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How to upgrade Internet Explorer to 128-bit encryption
Article ID: 195833 - View products that this article applies to.
This article was previously published under Q195833
Microsoft Internet Explorer supports two levels of encryption, 40-bit and 128-bit. The standard 40-bit versions include Server Gated Cryptography (SGC) technology. With SGC technology, international customers can conduct 128-bit transactions with banks and financial institutions (that support SGC) around the world.
Internet Explorer with 40-bit (SGC) encryption is available worldwide, but Internet Explorer with full 128-bit encryption is available in the United States (or its territories, possessions and dependencies) and Canada only. If you have installed Internet Explorer with 40-bit (SGC) encryption and are in the United States (or its territories, possessions and dependencies) or Canada, you can upgrade to Internet Explorer with full 128-bit encryption.
To upgrade Internet Explorer to 128-bit encryption, visit the following Microsoft Web site, and then follow the instructions that appear on the screen:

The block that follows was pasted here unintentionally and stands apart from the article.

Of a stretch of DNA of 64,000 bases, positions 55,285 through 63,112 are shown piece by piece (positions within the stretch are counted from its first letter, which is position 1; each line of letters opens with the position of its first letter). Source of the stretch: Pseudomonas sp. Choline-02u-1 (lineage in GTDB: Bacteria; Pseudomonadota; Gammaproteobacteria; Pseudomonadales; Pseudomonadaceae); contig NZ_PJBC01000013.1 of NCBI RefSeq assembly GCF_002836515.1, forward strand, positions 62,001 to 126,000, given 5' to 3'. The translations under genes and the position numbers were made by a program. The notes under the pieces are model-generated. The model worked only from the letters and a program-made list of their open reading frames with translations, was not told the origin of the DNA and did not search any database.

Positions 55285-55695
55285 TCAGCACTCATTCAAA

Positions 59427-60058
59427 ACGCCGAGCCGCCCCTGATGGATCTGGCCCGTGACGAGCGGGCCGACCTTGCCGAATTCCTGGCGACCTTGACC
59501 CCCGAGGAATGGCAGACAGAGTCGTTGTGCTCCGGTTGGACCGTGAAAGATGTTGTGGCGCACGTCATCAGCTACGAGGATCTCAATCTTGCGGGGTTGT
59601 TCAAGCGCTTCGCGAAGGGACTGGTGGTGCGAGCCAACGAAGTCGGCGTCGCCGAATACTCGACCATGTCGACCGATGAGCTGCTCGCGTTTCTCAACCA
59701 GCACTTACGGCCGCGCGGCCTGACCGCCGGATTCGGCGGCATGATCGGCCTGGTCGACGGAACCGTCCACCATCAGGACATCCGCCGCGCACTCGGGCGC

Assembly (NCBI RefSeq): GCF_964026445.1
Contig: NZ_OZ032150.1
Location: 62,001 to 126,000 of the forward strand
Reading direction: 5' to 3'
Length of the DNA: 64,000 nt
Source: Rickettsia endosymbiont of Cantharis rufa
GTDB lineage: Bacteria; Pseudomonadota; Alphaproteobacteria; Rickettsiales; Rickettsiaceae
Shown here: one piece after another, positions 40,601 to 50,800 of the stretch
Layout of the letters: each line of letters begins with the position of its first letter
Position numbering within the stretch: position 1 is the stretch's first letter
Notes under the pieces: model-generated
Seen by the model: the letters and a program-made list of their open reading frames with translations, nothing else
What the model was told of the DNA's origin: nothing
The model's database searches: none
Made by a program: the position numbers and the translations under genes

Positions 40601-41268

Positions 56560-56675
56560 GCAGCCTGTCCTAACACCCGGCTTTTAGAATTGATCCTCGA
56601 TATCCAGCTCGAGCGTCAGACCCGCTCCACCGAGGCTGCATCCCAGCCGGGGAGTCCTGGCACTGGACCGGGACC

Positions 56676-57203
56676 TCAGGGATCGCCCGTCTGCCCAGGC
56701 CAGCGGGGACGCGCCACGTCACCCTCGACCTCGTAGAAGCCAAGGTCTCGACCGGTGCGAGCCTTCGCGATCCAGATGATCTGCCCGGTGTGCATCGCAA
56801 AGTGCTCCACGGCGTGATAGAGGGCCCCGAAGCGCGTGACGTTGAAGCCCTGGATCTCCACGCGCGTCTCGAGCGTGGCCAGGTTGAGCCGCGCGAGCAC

http://www.microsoft.com/windows/ie/ie6/downloads/recommended/128bit/default.mspxNOTE: To upgrade Internet Explorer 3.02 on Windows NT 4.0, download and install the 128-bit version of the Windows NT 4.0 Service Pack 3 (SP3) or later.
You may not be able to download the 128-bit version upgrade for all operating systems. If an upgrade is not available for your operating system, you must download a 128-bit browser only (or browser and components) package from this link and reinstall it over your current version.
Note The 128-bit versions of Internet Explorer are no longer available from Microsoft on CD-ROM.
Note In January 2000, the United States government issued new export regulations. Based on these regulations, Microsoft can deliver strong encryption products to all its customers worldwide except to U.S.-embargoed destinations. With strong encryption, customers improve their security and help protect data communications that they conduct over the Internet and over private networks. By default, most current Microsoft products that support encryption contain strong encryption.
Article ID: 195833 - Last Review: July 30, 2007 - Revision: 4.4